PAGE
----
From the Magazine

Politics

The case for Genghis Trump

What force on earth can reform a corrupt or incompetent elite, one that serves itself and its dreams rather the citizens of the country?

By Daniel McCarthy

From the Magazine

Spectator Editorial

EDITORIAL: Who’s right in the 2020s?

The American tradition of fair opportunity has been breached in our Gilded Age more than honored

By Spectator Editorial

From the Magazine

Politics

Why Trump will win again in 2020

There is a growing wrath in the country, either ignored, suppressed or undetected by the partisan media

By Victor Davis Hanson

From the Magazine

Politics

A crime still in progress

The Russiagate whistleblowers have blown their cover

By Lee Smith

From the Magazine

Politics

Trump and the troops

The president’s weird popularity with the military shows few signs of diminishing

By Gil Barndollar

From the Magazine

Books + Arts

Books

Novel inspirations: H.L. Mencken, the bad boy of Baltimore

Ideas and theories were not Mencken’s meat and drink. Real people and social comedy were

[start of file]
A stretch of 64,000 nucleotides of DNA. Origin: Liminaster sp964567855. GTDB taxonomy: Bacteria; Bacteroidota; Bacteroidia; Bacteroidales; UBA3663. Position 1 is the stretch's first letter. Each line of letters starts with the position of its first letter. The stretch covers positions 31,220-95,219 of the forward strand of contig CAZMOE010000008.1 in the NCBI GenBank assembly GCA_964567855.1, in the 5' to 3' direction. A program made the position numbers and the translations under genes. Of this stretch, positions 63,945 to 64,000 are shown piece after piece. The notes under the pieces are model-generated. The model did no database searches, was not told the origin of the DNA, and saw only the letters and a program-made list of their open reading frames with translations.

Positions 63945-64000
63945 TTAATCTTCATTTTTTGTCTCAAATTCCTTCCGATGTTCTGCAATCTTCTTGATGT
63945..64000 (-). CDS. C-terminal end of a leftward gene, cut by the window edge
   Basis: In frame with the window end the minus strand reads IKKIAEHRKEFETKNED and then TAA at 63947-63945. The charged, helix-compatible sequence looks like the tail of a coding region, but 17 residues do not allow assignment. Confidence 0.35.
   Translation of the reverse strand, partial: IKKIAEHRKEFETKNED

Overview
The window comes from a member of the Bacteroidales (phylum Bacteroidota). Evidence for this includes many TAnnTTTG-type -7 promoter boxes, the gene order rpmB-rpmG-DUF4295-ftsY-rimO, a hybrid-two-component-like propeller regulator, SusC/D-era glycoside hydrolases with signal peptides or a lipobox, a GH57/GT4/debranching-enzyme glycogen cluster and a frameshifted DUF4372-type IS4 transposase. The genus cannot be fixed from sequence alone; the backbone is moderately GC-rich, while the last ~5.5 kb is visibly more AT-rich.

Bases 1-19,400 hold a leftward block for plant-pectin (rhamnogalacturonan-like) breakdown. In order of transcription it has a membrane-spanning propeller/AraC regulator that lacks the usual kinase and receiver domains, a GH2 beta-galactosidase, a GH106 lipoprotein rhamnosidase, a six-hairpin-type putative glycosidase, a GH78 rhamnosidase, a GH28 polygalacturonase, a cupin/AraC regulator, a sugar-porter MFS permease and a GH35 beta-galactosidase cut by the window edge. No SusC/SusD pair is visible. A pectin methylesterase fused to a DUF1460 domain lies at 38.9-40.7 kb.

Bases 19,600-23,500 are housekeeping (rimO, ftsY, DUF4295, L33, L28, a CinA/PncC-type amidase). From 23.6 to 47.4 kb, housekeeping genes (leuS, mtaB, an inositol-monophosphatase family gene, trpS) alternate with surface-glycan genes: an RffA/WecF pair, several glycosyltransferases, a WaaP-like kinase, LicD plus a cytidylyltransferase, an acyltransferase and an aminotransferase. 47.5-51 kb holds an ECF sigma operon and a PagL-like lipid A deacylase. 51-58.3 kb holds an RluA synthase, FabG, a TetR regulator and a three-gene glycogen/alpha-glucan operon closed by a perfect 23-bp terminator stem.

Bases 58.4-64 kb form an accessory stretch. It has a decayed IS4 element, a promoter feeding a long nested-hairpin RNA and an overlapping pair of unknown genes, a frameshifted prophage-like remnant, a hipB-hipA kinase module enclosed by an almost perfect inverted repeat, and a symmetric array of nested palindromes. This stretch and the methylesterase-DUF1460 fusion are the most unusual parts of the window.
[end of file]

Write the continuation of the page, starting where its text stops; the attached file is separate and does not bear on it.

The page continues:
By Chilton Williamson, Jr.

From the Magazine

Architecture

New York has really gone to pot when the tallest skyscrapers lie empty

Bad taste and bad manners are ubiquitous in New York, so why should good taste suddenly prevail in putting up buildings?

By Taki

From the Magazine

Art

Stayin’ alive in ’75

Meryl Meisler’s photographs captured the family life and nightlife of Seventies New York

By James Panero

From the Magazine

Art

Beethoven or bust

Reflecting on the hard-thinking, beer-drinking spiritual gambler

By Damian Thompson

From the Magazine

Art

Style on steroids: the power of Jerry Bruckheimer

Bruckheimer may think that the Oedipus Complex is a Greek shopping mall, but the set-ups of Bad Boys and Top Gun are classical

By Will Lloyd

From the Magazine

Art

Bad feeling: why we need to defend freedom of reaction

People react differently to different things, and hooray for that

By Mary Wakefield

From the Magazine

Books

Jung love

Savage Messiah: How Dr Jordan Peterson Is Saving Western Civilization by Jim Proser reviewed

By Micah Mattix

From the Magazine

Books

The joy of rummaging through Gladstone’s annotated books

A visit to the Gladstone Library has the welcome effect of removing you from the worries and concerns of the world

By Alexander Larman

From the Magazine

Art

Is he talking to us?

De Niro should live up to his movie characters and stop his knee-jerk dissing of Donald Trump

By John Waters

From the Magazine

Art

All modern art is quite useless